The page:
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Narendra Tiwari

Web pages that are conformant with XHTML standards has several advantages:

>> It guarantees that the elements in the pages are well formed.

>> Because many browsers are increasingly moving toward supporting XHTML, creating pages that conform to XHTML standards helps ensure that your pages render consistently in all browsers.

>> Using XHTML helps to make pages conform more readily to accessibility standards.

>> XHTML is extensible, allowing the definition of new elements.

>> An XHTML page is much easier to read programmatically for situations in which the Web page is processed by a computer instead of being read by users, and the document can be manipulated using transformations.

The W3C has identified several levels of XHTML conformance:

XHTML 1.0 Transitional,
XHTML 1.0 Frameset,
XHTML 1.0 Strict,
XHTML 1.1.

The XHTML 1.1 specification is the strictest of these levels.

Controlling XHTML Rendering of ASP.NET Pages and Controls
You can configure your Web site to render markup in three ways:


>> Legacy (which is similar to how markup was rendered in previous versions of ASP.NET)
>> Transitional (XHTML 1.0 Transitional)
>> Strict (XHTML 1.0 Strict)

Checking XHTML Conformance of ASP.NET Web Pages:- W3C Markup Validation Service

You can configure your application to send the correct XHTML-conformant markup to the validation service by creating a browser definition for the validation service's user agent string. For example, the W3C Markup Validation Service reports a user agent that begins with "W3C_Validator". To create a browser definition for the W3C validator, you can create a .browser file in your application's App_Browsers folder (you can name the .browsers file anything you like) and then add the following browsers element.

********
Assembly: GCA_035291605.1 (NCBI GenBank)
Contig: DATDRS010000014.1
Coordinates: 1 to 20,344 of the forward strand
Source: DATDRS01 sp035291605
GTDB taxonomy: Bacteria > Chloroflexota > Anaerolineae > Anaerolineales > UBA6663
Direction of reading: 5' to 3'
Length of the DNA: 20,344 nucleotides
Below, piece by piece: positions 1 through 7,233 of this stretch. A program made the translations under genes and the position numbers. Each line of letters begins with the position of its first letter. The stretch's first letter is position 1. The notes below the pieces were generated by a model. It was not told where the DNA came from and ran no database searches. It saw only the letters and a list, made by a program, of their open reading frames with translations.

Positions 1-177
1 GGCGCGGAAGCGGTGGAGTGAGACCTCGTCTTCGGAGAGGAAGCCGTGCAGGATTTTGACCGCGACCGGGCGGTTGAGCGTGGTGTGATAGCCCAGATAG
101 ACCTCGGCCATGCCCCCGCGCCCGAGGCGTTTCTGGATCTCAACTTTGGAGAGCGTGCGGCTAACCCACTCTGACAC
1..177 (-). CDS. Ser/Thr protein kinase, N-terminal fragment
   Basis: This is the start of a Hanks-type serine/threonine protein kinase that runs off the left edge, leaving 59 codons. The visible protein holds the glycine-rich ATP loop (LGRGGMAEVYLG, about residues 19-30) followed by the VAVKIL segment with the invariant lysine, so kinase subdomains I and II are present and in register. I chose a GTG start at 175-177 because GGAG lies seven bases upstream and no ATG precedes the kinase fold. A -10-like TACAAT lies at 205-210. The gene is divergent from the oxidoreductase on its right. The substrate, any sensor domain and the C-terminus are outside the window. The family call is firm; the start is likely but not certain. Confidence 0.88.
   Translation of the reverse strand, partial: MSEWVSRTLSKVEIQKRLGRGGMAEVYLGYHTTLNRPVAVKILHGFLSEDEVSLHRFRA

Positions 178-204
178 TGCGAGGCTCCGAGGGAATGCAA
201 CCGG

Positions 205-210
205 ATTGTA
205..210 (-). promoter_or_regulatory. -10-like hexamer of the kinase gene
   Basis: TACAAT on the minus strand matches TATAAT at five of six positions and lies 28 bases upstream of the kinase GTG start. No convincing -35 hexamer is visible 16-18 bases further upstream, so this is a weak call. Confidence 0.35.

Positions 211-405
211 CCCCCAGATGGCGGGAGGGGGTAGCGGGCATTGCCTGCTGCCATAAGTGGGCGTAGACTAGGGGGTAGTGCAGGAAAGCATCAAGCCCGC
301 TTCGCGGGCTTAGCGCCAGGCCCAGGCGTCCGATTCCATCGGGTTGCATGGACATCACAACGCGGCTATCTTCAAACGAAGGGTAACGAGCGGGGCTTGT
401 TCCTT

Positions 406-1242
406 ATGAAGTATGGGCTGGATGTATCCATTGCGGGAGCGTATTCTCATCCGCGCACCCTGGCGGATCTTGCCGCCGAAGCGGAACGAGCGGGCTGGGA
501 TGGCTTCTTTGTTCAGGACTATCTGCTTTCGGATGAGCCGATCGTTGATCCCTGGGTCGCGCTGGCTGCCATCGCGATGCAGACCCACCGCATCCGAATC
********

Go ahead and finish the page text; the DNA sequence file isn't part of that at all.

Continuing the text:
<BROWSERS>
  <BROWSER id=W3C_Validator parentID="default">
    <IDENTIFICATION>
        <USERAGENT match="^W3C_Validator" />
    </IDENTIFICATION>
    <CAPABILITIES>
      <CAPABILITY name="browser" value="W3C Validator" />
      <CAPABILITY name="ecmaScriptVersion" value="1.2" />
      <CAPABILITY name="javascript" value="true" />
      <CAPABILITY name="supportsCss" value="true" />
      <CAPABILITY name="tables" value="true" />
      <CAPABILITY name="tagWriter" value="System.Web.UI.HtmlTextWriter" />
      <CAPABILITY name="w3cdomversion" value="1.0" />
    </CAPABILITIES>
  </BROWSER>
</BROWSERS>

Configure XHTML rendering in an ASP.NET Web site

The following code example shows part of a Web.config file in which XHTML rendering is disabled.

<system.web>
<!-- other elements here -->
    <xhtmlConformance 
        mode="Legacy" />
</system.web>

The following code example shows part of a Web.config file in which XHTML 1.0 Strict rendering is specified.

<system.web>
<!-- other elements here -->
    <xhtmlConformance 
        mode="Strict" />
</system.web>
 
See also
Building ASP.NET 2.0 Web Sites Using Web Standards
http://www.thejoyofcode.com/Validator_Module.aspx
Posted on Thursday, May 25, 2006 2:41 PM .Net | Back to top


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